Joe Dumars's deft deal making has made Detroit a big winner
Jerry West did it with the Lakers. Kevin McHale is doing it with
the Timberwolves. Michael Jordan has yet to succeed, though he's
likely to give it another try next season as president of the
Wizards. It's a hard thing for a Hall of Fame--caliber player to
move on to the front office and construct a winning team in his
own image. Joe Dumars has done just that as president of
basketball operations for the tough and unselfish Pistons, whose
44-25 record at week's end was the finest in the East.
Even though Detroit won a division title last year, Dumars has
eight new players on his roster. He traded leading scorer Jerry
Stackhouse to Washington for Richard Hamilton and signed point
guard Chauncey Billups, which turned out to be the top free-agent
acquisition of the off-season. As a result, the Pistons are
zeroing in on their best record since 1996-97, and Dumars is the
clear-cut favorite for Executive of the Year.
Dumars, 39, took over as G.M. in June 2000, just before Detroit's
franchise player, Grant Hill, made it clear he was joining the
Magic as a free agent. "You have to learn on the fly and go by
your instincts," says Dumars, who turned the crisis into a
bonanza by working a sign-and-trade that brought Chucky Atkins
and Ben Wallace from Orlando. While Hill is recovering from his
fourth surgery on his left ankle, Wallace, the league's leading
rebounder, has helped recast the Pistons as a high-effort team,
one that ranked fifth in field goal defense (43.1%) at week's
Dumars's success as a player has given him the confidence to
trust his instincts, which have told him not to build around a
couple of high-scoring stars. Despite spending first-round picks
on guard Mateen Cleaves (in 2000) and forward Rodney White (in
'01), Dumars didn't hesitate to unload those two players when he
saw they weren't working out. "If you truly know it's not a good
fit, then you have to move on," he says. "You don't compound
mistakes by trying to hide them."
Dumars built his team in part by showing faith in underrated
players like Cliff Robinson, Corliss Williamson and Jon Barry.
Last season he predicted, "I will get a bona fide point guard,"
then did just that by signing the 6'3" Billups to a six-year, $34
million contract. Through Sunday, Billups had averaged 15.7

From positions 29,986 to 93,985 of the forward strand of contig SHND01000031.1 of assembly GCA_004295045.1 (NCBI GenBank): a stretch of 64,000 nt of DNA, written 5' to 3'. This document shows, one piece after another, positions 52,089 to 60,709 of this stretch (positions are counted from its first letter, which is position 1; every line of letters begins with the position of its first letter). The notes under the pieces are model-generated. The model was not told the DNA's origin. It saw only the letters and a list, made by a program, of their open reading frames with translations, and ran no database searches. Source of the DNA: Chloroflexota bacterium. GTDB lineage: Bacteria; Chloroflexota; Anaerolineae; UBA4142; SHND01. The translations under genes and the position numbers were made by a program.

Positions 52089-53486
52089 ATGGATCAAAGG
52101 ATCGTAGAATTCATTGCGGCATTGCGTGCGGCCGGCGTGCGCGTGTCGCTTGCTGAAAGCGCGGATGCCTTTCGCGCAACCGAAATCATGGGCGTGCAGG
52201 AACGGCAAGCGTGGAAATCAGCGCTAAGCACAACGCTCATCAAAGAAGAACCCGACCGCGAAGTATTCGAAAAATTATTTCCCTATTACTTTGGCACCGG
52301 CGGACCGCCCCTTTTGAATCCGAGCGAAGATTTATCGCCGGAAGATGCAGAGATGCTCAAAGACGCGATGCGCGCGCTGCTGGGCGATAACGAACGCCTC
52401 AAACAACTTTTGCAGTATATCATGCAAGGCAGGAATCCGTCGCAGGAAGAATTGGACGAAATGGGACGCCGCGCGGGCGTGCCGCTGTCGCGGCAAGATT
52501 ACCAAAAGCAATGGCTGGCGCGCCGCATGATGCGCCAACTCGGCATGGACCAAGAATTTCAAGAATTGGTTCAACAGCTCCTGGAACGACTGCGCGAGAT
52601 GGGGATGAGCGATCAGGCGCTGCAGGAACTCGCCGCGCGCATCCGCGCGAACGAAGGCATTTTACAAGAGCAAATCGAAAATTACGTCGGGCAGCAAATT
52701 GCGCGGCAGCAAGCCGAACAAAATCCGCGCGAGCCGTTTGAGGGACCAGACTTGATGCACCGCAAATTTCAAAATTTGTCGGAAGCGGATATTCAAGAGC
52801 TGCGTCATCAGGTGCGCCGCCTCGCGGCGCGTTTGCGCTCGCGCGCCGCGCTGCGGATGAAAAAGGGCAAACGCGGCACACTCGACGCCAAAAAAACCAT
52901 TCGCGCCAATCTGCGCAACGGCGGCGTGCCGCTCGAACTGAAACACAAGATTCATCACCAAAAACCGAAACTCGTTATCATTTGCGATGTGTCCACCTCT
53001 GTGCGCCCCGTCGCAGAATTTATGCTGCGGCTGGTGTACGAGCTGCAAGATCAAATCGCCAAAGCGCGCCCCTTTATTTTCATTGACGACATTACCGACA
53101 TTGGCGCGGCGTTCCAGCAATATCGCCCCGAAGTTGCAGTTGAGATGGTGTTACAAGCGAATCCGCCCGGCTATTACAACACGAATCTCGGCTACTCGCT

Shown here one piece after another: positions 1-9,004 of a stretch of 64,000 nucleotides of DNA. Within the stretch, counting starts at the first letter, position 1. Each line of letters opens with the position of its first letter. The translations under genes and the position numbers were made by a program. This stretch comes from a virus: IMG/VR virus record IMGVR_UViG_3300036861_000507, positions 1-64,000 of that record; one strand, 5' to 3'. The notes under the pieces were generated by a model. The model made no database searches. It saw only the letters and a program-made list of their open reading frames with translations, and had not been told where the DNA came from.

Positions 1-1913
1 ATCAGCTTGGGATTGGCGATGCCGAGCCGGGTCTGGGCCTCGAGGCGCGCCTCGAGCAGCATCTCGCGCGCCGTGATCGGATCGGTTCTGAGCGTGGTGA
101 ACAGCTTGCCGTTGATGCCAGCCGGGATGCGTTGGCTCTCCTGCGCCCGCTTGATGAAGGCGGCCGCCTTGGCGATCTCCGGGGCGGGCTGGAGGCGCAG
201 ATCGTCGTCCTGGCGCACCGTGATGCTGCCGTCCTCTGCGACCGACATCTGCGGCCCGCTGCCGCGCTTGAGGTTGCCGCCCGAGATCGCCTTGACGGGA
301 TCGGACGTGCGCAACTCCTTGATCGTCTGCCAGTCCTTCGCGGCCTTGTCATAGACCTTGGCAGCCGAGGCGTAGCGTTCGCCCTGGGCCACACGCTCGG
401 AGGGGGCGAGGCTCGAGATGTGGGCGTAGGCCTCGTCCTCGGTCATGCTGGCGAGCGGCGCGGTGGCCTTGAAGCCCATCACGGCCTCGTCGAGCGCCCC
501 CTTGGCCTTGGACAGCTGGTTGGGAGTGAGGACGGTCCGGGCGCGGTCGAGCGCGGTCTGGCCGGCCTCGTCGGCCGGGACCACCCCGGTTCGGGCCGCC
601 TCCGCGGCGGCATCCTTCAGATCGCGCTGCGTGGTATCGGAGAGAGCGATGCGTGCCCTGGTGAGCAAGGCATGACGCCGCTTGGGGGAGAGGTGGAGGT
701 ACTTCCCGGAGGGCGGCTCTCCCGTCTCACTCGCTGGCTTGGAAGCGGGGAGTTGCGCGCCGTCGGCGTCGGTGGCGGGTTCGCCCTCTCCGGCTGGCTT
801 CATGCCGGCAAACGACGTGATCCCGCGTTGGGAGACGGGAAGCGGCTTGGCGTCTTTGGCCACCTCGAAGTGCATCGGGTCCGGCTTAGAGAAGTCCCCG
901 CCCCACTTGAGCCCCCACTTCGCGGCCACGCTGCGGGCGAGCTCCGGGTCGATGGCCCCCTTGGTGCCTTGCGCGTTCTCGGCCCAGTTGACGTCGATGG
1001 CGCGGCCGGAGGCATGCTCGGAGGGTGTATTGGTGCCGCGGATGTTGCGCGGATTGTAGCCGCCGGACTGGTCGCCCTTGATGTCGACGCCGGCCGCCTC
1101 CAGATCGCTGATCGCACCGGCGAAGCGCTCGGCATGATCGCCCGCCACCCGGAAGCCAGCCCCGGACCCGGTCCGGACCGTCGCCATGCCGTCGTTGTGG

points, 3.6 assists and 3.5 rebounds in 30.4 minutes. He has
found his niche after playing for five teams in five years. "When
a guy has bounced around as much as Chauncey and he's still a
good player," says Dumars, "that tells you something about his
As a result of the 1997 trade of Otis Thorpe, Dumars holds
Memphis's top draft choice--the Grizzlies retain it only if it's
the No. 1 selection--and he can take on salaries because
Detroit's payroll of about $41 million for next season is at
least $10 million below the anticipated luxury-tax threshold. "I
would love to add a high-scoring guy," says Dumars, "but it has
to be the right player. It has to be a guy who fits in with the
chemistry we already have."
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COLOR PHOTO: NOREN TROTMAN/NBAE/GETTY IMAGES (PISTONS) Dumars's key acquisitions include Hamilton (32), Wallace (3) and Billups (1).
COLOR PHOTO: DAMIAN STROHMEYER
On 6'8", 220-pound Syracuse freshman Carmelo Anthony:
"He's going to be the Number 3 pick in the draft [after LeBron
James and Darko Milicic] because he's a throwback guy with the
skills to play multiple positions. His primary position is going
to be small forward because he can put it on the floor, finish in
transition and knock down jumpers, but he's big enough to play
inside, too. The main question now is whether he'll be an
aggressive defender in the NBA--he plays zone a lot of the time
at Syracuse. The NCAA tournament is a good test because he's
never faced such pressure. You want to see him respond well, and
he has, especially in the first-round win over Manhattan."